COVID-19 Update | September 22, 2023
September 22, 2023
The California Biotechnology Foundation is committed to keeping you up to date about COVID-19 testing, treatment and prevention advancements. The following resources track what progress has been made as of September 22, 2023. Notable advancements include:
- The U.S. Food and Drug Administration recently cleared updated COVID-19 booster vaccines from Pfizer and Moderna for use in people as young as 6 months old.
- A new study in Nature Communicationssuggests that both prior infection with COVID-19 and prior vaccination with mRNA vaccines can limit the secondary incidence proportion of COVID-19.
- Researchers from John Hopkins University found that convalescent plasma may lessen the odds of long COVID-19 or development of severe illness.
- Convalescent plasma may lessen the odds of long COVID-19, study suggests
University of Minnesota Center for Infectious Disease Research and Policy – September 20, 2023
COVID-19 patients may be less likely to develop severe illness and persistent symptoms if they are treated early with convalescent plasma, according to a nationwide, multicenter follow-up study published yesterday in mBio. Johns Hopkins University researchers led the study, which involved 882 COVID-19 patients participating in a 2021 randomized trial on the effect of SARS-CoV-2 antibody–rich convalescent plasma on hospitalization.
- Study: Original Pfizer COVID-19 vaccine 33% effective against emergency, urgent care in young kids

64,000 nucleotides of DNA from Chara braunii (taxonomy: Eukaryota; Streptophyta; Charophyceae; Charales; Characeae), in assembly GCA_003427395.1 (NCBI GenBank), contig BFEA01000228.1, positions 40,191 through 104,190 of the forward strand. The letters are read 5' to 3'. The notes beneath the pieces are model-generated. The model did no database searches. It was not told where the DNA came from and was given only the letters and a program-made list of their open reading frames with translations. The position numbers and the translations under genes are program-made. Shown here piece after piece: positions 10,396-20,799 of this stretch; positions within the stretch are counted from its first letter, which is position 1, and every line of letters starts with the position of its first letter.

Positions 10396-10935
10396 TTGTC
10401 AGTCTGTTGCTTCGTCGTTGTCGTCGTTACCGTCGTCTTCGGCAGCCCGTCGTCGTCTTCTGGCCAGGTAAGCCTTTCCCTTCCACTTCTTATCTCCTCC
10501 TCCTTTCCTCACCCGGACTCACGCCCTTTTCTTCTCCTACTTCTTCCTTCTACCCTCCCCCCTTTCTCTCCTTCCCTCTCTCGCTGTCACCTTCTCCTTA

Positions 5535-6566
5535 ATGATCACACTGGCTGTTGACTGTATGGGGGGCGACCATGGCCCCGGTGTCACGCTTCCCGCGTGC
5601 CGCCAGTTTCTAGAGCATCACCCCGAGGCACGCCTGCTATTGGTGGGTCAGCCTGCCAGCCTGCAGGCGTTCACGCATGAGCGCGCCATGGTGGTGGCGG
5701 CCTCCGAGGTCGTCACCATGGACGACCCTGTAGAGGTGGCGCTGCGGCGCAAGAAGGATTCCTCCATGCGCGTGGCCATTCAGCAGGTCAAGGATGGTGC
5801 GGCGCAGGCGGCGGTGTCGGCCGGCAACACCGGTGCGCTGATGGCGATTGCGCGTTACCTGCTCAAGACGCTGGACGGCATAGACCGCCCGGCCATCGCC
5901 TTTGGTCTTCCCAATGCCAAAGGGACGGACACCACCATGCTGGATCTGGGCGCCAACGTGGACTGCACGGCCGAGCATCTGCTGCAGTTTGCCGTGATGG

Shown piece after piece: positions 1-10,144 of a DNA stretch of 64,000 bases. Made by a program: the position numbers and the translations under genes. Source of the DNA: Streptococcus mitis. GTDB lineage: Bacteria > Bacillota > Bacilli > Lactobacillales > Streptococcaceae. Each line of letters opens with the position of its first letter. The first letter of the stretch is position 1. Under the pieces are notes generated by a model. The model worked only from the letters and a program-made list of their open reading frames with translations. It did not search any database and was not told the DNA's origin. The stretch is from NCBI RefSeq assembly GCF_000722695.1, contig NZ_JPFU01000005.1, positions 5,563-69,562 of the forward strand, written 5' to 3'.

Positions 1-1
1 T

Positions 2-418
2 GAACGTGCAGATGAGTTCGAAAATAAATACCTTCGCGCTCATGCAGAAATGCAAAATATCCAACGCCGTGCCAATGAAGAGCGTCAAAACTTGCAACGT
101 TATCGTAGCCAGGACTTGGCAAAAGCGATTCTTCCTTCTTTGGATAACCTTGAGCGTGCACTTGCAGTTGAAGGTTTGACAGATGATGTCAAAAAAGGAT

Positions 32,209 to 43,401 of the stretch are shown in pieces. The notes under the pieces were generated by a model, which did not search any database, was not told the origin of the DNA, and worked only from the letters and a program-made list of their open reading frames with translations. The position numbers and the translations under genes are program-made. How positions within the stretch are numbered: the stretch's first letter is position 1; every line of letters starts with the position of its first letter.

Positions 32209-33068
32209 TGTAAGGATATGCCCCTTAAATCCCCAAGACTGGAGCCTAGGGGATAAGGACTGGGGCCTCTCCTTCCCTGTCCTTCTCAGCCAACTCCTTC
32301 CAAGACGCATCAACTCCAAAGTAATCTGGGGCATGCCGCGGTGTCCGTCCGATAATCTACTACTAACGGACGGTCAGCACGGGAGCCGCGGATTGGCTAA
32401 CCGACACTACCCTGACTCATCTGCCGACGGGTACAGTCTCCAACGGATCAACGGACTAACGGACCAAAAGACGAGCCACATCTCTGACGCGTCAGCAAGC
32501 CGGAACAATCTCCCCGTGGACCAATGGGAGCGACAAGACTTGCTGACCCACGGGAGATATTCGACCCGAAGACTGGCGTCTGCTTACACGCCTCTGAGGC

University of Minnesota Center for Infectious Disease Research and Policy – September 18, 2023
A new study in JAMA estimates that the original single-strain Pfizer/BioNTech COVID-19 vaccine conferred 33% protection against COVID-19 emergency department and urgent care visits for children younger than 5 years during Omicron variant predominance. Researchers from Kaiser Permanente and Pfizer conducted a test-negative case-control study among 24,261 patients aged 6 months to 4 years diagnosed as having an acute respiratory infection and tested for COVID-19 at Kaiser Permanente Southern California from July 2022 to May 2023.
- Sore throat, then congestion: Common COVID-19 symptoms follow a pattern now, doctors say
NBC News – September 16, 2023
Doctors say they’re finding it increasingly difficult to distinguish COVID-19 from allergies or the common cold, even as hospitalizations tick up. The illness’ past hallmarks, such as a dry cough or the loss of sense of taste or smell, have become less common. Instead, doctors are observing milder disease, mostly concentrated in the upper respiratory tract. “It isn’t the same typical symptoms that we were seeing before. It’s a lot of congestion, sometimes sneezing, usually a mild sore throat,” said Dr. Erick Eiting, vice chair of operations for emergency medicine at Mount Sinai Downtown in New York City.
- Protein-based Vaccines Reduce COVID-19 Symptoms
Precision Vaccinations – September 15, 2023
After three and a half years after the COVID-19began infecting people, 183 separate vaccines have entered clinical development. Given this unprecedented response by vaccine developers, it could easily be assumed that COVID-19 vaccines have revealed all there is to know. However, in The Lancet Respiratory Medicine, Gustavo Dayan and colleagues report the results of a phase 3 efficacy trial of a bivalent protein-based SARS-CoV-2 vaccine, offering new insights into vaccine-mediated protection against COVID-19.
- A drop under the tongue and you’re done: Researchers test sublingual COVID-19 vaccine in primates
Fierce Biotech – September 13, 2023